Why You Shouldn’t Sleep On Your Stomach Ever Again

These are the best (and worst) sleep positions for your health.



Warning: If you’re a stomach sleeper (same here), you are not going to like this news. According to the National Sleep Foundation, sleeping on your stomach is the worst way to snooze when it comes to your health. So what’s the best position, you ask? Sleeping on your back.

Turns out, sleeping on your stomach, while it does tone down snoring, puts your spine in an awkward position that can lead to back and neck troubles. Plus, the position puts pressure on your muscles and joints all night long, which can result in all sorts of unwanted aches and pains during the waking hours. No, thank you.

But sleeping on your back is a whole different story: This position, which very few people utilize (Sleep.org says only 8 percent of folks are back sleepers), is actually the best option when it comes to your health. Why? When you’re on your back, you aren’t putting pressure on your head, neck, or spine, meaning no weird aches or pains when you wake up. And the position also helps to keep acid reflux at bay. But one thing to note: Sleeping on your back can cause the tongue to block the breathing tube, so folks with sleep apnea should avoid this position.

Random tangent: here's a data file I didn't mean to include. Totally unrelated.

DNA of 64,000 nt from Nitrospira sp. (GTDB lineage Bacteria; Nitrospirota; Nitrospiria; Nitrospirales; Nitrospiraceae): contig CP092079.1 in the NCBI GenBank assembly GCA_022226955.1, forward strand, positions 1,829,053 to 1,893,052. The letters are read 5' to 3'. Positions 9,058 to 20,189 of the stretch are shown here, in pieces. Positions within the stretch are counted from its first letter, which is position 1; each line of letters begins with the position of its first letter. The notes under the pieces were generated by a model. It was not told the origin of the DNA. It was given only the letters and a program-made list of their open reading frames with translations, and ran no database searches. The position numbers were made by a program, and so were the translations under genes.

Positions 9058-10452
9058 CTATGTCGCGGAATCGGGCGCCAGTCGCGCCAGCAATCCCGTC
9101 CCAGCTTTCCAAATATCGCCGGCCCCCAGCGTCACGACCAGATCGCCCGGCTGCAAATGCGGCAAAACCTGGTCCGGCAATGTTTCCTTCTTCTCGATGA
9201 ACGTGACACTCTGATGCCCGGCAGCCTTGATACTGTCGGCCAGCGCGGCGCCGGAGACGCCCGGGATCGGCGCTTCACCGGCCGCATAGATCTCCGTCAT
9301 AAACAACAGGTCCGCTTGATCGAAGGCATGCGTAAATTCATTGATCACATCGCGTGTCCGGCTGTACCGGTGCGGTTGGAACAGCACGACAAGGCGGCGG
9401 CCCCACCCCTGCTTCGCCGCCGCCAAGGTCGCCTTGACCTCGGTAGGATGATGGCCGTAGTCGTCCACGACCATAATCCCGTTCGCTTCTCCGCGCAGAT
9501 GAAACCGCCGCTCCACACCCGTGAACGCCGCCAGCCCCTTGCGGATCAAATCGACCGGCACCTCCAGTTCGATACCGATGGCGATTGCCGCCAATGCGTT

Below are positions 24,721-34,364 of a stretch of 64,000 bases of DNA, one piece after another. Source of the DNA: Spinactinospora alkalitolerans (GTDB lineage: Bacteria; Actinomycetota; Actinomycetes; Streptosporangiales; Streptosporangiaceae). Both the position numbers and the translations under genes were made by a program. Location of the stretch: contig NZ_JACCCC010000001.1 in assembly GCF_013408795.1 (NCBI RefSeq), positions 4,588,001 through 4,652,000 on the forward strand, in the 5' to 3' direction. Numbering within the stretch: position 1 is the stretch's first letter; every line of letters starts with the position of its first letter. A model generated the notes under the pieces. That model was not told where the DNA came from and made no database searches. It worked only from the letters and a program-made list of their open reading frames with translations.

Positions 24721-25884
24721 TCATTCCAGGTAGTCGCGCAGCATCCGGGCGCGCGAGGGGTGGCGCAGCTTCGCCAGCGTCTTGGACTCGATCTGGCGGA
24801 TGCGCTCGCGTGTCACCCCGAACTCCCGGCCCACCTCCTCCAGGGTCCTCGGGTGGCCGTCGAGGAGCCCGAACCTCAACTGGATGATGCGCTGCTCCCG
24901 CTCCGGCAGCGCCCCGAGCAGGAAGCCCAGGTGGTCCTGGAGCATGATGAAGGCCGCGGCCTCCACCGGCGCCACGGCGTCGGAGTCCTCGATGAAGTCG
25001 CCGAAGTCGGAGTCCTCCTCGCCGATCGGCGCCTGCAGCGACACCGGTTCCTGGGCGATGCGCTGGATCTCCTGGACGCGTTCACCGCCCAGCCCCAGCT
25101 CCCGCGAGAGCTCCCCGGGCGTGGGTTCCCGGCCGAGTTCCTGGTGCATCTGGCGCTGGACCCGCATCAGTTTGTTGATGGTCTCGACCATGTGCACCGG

And good news for side sleepers: sleeping on your side with your legs straight comes in at second best, but the downside of this position — and it’s a big downside for some — is that pushing one side of your face into a pillow all night long can cause wrinkles. And if you’ve been known to sleep on your side, curled up into a tight fetal position, you might want to try straightening out; sleeping curled up can restrict breathing and leave you feeling sore the next day. And who wants that?

I’ve long been a stomach sleeper but you best believe I’m going to try my best to sleep on my back tonight. How about you? What position do you usually sleep in?

Like what you’re reading? Stay in touch with Be Well Philly—here’s how: